The Right Guarantee Builds Confidence in Your Brand

Specific guarantees need to be tied to what customers expect and care about.


Is there a more soothing word for a customer who isn’t quite sure whether to buy your product and service?

In fact, offering a guarantee is even more important for a small business than a large one, according to a study in the Journal of Service Research. “Consumers may believe purchases from larger firms are less risky than smaller firms and they value service guarantees more highly when they are associate with a greater risk with a purchase,” the researchers concluded.

That said, not all guarantees are created equal. Some promises are more compelling to customers because they seem more precise and realistic.

Here are four types of guarantees for a small business to consider offering:

  1. 1.100 percent satisfaction . It might seem like a no-brainer to offer customers their money back if they they’re not completely satisfied, or let them cancel their trial membership after 30 days for any reason. Such all-encompassing guarantees are so commonplace, though, they’re not seen as something special the company is offering but a right. The moral: 100 percent satisfaction is great, but it’s become table stakes, so you need to guarantee 100 percent and more. How? Read on.

  2. Make specific promises. A small business can add oomph to its guarantee with some specific examples that can crystallize the promise in the customer’s mind. For example a computer repair company boosted sales 11 percent when it offered a full money back guarantee. However, the company’s sales grew 21 percent when it tossed on some extras on top of the full guarantee, such as “fast, friendly service.” The moral: Adding some specifics to a “full money back” or “100 percent satisfaction” makes the guarantee seem more compelling and realistic.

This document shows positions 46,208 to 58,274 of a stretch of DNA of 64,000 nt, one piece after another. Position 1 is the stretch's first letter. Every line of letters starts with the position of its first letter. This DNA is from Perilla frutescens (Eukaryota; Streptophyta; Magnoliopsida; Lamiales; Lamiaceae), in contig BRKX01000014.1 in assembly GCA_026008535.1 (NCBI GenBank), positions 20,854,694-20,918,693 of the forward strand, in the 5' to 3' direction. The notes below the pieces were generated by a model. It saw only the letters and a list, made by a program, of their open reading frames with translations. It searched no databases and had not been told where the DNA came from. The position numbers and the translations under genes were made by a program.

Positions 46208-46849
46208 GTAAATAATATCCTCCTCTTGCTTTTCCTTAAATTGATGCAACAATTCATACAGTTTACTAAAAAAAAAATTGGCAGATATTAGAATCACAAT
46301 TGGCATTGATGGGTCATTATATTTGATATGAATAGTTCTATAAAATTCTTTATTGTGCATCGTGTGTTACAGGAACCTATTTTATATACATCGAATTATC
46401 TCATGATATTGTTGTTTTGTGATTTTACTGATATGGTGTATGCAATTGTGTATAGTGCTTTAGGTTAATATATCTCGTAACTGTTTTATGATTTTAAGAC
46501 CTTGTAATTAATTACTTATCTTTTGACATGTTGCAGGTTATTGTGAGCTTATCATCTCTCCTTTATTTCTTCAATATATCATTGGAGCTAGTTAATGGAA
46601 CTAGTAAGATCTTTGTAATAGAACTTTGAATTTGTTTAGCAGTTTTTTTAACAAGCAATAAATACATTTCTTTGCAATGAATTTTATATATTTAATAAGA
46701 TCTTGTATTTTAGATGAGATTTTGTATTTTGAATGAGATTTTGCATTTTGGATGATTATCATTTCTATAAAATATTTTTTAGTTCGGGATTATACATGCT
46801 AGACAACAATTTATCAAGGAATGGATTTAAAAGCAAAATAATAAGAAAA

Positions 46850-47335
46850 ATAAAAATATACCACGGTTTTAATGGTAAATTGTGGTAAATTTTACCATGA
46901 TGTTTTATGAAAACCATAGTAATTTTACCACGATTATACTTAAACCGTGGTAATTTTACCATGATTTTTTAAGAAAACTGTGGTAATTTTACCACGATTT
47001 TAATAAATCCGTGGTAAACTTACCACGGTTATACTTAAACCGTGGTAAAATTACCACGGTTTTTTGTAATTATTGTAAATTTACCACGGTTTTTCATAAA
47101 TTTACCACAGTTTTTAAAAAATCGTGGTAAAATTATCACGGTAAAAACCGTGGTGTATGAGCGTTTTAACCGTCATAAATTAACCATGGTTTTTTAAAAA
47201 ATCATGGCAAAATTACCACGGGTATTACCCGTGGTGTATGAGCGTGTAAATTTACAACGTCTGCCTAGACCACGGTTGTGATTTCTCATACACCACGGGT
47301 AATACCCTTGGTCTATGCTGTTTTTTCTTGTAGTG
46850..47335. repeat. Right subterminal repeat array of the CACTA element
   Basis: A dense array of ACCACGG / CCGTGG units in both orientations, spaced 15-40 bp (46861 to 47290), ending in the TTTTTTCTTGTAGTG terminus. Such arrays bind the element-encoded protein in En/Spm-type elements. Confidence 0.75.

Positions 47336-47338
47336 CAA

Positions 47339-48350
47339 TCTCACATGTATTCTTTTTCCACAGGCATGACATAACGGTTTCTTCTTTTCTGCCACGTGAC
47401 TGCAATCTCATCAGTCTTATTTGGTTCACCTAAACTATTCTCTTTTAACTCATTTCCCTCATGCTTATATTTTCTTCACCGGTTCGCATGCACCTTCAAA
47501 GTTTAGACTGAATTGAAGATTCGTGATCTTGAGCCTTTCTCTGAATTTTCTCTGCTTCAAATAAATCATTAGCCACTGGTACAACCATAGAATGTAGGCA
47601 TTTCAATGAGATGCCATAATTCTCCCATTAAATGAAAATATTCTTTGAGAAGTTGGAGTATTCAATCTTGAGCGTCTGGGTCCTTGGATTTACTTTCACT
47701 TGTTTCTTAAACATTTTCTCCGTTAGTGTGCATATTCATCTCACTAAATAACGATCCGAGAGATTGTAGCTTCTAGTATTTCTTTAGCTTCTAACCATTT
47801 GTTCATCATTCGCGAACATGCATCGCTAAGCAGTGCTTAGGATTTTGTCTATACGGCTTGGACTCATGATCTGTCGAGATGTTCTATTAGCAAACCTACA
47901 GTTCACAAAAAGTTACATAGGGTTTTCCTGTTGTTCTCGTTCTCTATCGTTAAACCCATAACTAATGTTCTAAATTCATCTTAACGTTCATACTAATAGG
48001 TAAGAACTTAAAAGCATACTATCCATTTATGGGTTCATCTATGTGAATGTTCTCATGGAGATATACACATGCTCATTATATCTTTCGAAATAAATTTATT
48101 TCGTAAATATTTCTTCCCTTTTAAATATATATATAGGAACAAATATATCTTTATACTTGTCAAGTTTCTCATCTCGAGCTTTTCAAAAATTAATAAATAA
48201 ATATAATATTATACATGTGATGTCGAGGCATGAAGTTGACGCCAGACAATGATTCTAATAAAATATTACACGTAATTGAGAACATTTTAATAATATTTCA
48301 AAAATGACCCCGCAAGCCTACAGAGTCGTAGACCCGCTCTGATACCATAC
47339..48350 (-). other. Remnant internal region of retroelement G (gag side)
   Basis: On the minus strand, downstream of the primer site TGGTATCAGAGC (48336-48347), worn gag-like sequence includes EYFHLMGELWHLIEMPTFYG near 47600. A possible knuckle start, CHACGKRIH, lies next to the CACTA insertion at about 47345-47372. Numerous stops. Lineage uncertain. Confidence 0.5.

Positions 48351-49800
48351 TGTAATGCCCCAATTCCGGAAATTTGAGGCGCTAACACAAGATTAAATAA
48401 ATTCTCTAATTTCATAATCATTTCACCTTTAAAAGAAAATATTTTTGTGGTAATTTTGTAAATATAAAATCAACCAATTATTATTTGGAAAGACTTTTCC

3. Make a customized promise. Service providers are sometimes wary of making promises. For example, a public speaking coach might hesitate to promise a customer that he’ll communicate better—that’s too vague. Wes Higbee, a management consultant, says the key is to create a custom promise based around a customer’s specific objectives for buying the service.
    For example, the coach can provide a guarantee around a measureable objective—that the coaching will help decrease disputes among department heads. The moral: Any type of business can offer an effective promise with a little thought.

  4. “We’ll be here for you.” Among the biggest frustrations for customers is not being able to reach someone quickly when they have an issue. Guarantees that address specific customer concerns head on can cause them to give you a try. The moral: Showing you have a customer’s back with specific criteria for how they will be served is a sure way to build confidence and loyalty.

A solid guarantee shows a company’s belief in its own products and services, as well as commitment to customers. And that reduces the chance of the customer leaving you for a competitor, according to the Journal of Research.